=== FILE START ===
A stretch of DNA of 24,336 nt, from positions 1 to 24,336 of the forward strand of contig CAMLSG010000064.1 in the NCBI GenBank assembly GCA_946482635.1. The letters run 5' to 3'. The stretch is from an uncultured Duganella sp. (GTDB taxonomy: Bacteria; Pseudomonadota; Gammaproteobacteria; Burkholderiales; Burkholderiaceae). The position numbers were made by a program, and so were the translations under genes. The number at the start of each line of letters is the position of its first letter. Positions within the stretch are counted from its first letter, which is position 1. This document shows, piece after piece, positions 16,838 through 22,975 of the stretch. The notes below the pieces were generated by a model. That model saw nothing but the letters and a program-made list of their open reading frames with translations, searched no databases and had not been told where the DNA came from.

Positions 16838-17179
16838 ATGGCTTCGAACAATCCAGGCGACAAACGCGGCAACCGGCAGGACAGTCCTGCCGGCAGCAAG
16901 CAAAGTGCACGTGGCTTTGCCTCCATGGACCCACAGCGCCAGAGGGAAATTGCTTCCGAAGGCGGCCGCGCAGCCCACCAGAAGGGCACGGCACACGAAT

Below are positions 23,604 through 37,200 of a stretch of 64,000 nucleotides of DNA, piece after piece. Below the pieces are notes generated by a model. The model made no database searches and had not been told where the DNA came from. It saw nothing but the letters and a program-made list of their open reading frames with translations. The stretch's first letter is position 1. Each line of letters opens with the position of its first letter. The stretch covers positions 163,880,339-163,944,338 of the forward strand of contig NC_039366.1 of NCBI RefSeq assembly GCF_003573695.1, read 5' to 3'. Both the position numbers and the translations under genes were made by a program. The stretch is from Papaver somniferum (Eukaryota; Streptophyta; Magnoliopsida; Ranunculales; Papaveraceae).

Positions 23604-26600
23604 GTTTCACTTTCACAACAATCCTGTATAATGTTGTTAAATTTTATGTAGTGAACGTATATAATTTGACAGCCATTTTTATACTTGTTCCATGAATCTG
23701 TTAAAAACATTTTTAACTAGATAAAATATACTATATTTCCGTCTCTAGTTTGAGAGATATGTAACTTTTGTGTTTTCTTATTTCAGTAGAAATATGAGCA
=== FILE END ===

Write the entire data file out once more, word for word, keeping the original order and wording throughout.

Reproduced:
A stretch of DNA of 24,336 nt, from positions 1 to 24,336 of the forward strand of contig CAMLSG010000064.1 in the NCBI GenBank assembly GCA_946482635.1. The letters run 5' to 3'. The stretch is from an uncultured Duganella sp. (GTDB taxonomy: Bacteria; Pseudomonadota; Gammaproteobacteria; Burkholderiales; Burkholderiaceae). The position numbers were made by a program, and so were the translations under genes. The number at the start of each line of letters is the position of its first letter. Positions within the stretch are counted from its first letter, which is position 1. This document shows, piece after piece, positions 16,838 through 22,975 of the stretch. The notes below the pieces were generated by a model. That model saw nothing but the letters and a program-made list of their open reading frames with translations, searched no databases and had not been told where the DNA came from.

Positions 16838-17179
16838 ATGGCTTCGAACAATCCAGGCGACAAACGCGGCAACCGGCAGGACAGTCCTGCCGGCAGCAAG
16901 CAAAGTGCACGTGGCTTTGCCTCCATGGACCCACAGCGCCAGAGGGAAATTGCTTCCGAAGGCGGCCGCGCAGCCCACCAGAAGGGCACGGCACACGAAT

Below are positions 23,604 through 37,200 of a stretch of 64,000 nucleotides of DNA, piece after piece. Below the pieces are notes generated by a model. The model made no database searches and had not been told where the DNA came from. It saw nothing but the letters and a program-made list of their open reading frames with translations. The stretch's first letter is position 1. Each line of letters opens with the position of its first letter. The stretch covers positions 163,880,339-163,944,338 of the forward strand of contig NC_039366.1 of NCBI RefSeq assembly GCF_003573695.1, read 5' to 3'. Both the position numbers and the translations under genes were made by a program. The stretch is from Papaver somniferum (Eukaryota; Streptophyta; Magnoliopsida; Ranunculales; Papaveraceae).

Positions 23604-26600
23604 GTTTCACTTTCACAACAATCCTGTATAATGTTGTTAAATTTTATGTAGTGAACGTATATAATTTGACAGCCATTTTTATACTTGTTCCATGAATCTG
23701 TTAAAAACATTTTTAACTAGATAAAATATACTATATTTCCGTCTCTAGTTTGAGAGATATGTAACTTTTGTGTTTTCTTATTTCAGTAGAAATATGAGCA